Almost immediately, almost all complaints about stalling, no-starts, backfires, poor fuel economy, hesitation and rough idle vanished.

Well, not the M-body. They went from the Carter BBD 2bbl and TQ to the Holley 6280 2bbl and Rochester E4ME Quadrajet beginning in 1985. They did have a TBI arrangement for the 1986 models, but that was put on hold, and later went in the trucks. The 1989 5th Ave, Diplomat, and Fury were the last Chrysler cars with carburetors.
 

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I seem to remember reading somewhere the last vehicle in production in the US with a carb was the 1991 Jeep Grand Wagoneer with the AMC 360 V8....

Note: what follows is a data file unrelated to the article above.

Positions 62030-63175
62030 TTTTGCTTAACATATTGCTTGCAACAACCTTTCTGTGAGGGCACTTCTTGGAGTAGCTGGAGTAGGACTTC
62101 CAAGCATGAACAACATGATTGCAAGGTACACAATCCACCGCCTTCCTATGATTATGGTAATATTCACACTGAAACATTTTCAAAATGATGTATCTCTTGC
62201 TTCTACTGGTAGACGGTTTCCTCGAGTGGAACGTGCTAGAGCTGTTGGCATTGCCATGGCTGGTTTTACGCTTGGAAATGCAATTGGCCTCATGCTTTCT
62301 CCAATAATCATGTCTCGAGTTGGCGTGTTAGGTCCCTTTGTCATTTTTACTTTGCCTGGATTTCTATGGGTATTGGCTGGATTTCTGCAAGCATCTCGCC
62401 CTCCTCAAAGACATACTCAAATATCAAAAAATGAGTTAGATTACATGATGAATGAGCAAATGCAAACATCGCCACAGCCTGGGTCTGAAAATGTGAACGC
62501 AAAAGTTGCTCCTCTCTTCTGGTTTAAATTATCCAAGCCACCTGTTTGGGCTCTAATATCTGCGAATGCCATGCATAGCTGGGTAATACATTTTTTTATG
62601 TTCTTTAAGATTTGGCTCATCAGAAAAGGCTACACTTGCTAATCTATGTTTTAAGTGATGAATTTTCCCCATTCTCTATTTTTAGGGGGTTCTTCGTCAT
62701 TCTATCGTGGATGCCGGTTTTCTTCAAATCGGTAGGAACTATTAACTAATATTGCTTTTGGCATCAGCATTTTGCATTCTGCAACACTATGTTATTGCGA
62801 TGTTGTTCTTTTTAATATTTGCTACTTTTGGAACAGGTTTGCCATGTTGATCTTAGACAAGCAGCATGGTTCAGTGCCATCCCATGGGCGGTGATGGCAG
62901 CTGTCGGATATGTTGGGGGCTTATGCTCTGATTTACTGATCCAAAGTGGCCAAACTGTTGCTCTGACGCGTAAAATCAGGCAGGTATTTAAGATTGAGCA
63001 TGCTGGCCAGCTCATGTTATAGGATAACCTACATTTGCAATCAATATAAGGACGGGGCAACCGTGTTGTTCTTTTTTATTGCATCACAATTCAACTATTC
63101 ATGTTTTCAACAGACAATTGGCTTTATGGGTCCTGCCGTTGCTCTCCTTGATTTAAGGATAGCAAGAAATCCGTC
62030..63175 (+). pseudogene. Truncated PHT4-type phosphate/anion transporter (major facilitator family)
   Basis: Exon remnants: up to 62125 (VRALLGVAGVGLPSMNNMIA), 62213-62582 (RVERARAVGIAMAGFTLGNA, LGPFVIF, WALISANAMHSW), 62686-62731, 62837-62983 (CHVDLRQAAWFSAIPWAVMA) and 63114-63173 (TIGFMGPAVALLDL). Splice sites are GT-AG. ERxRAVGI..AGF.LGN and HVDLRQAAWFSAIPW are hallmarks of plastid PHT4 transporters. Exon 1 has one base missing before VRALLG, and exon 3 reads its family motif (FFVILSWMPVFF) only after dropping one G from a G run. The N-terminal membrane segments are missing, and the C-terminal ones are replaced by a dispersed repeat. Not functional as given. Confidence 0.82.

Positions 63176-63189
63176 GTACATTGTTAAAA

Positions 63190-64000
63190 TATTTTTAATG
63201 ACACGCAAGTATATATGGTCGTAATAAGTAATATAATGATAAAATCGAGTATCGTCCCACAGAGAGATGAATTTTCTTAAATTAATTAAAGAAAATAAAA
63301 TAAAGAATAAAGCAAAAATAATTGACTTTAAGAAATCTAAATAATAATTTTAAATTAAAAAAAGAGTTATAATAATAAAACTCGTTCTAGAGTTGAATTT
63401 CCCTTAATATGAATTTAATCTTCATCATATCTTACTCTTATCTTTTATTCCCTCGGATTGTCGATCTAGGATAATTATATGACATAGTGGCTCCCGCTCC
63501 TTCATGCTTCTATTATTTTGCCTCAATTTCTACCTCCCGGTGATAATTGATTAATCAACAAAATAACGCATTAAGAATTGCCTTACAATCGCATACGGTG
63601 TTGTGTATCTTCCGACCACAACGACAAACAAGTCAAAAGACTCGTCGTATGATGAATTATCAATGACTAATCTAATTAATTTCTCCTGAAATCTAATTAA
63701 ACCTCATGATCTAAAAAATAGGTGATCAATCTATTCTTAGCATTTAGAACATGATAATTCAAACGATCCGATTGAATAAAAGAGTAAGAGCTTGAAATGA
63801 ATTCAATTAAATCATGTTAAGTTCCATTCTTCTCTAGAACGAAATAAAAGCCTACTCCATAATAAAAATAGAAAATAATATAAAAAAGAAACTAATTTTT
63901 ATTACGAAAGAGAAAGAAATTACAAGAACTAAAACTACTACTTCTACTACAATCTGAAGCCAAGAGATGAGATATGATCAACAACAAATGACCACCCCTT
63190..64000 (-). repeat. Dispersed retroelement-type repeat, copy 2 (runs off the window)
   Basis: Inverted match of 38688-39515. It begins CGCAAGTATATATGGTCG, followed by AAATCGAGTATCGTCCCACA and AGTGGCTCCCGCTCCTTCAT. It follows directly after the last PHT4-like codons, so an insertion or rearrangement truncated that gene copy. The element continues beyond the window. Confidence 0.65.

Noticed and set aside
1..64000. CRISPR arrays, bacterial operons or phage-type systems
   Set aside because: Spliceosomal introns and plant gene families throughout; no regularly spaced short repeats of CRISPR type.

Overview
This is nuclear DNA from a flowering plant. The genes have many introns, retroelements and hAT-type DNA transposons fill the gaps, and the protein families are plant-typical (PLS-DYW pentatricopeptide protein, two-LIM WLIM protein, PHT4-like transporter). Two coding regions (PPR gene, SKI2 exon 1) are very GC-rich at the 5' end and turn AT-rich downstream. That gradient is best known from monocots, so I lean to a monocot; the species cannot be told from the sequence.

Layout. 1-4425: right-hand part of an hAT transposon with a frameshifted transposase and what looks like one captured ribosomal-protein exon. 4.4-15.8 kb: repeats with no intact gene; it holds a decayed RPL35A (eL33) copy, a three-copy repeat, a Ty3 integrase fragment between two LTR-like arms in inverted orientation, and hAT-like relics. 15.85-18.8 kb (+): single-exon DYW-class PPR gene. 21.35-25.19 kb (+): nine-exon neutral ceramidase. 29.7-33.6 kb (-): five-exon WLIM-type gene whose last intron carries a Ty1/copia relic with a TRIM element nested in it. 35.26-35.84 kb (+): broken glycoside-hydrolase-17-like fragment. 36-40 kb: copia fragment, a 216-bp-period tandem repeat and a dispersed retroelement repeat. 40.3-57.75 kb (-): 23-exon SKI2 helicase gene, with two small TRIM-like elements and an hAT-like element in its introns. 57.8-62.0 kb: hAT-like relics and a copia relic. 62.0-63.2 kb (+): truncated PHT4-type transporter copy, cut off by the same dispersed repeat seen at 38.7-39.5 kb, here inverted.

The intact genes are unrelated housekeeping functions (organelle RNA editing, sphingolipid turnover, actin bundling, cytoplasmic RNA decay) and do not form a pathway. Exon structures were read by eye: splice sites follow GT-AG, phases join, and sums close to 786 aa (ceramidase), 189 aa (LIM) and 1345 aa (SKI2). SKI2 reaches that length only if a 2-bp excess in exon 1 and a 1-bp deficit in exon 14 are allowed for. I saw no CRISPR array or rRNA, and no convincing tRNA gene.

Could be, I think the last pickup was made by Isuzu, I don't recall the year but it was well after everything else had moved over. The only advantage of a carburetor on a stock car is price, and cost of ownership destroys that advantage with the first tune-up done by a mechanic; or, if you do it yourself, with a couple of years of extra gasoline.
 

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I seem to remember reading somewhere the last vehicle in production in the US with a carb was the 1991 Jeep Grand Wagoneer with the AMC 360 V8....
Several small pickups were produced after 1991 with carburetors. They were sold in the US, don’t know the county of manufacture.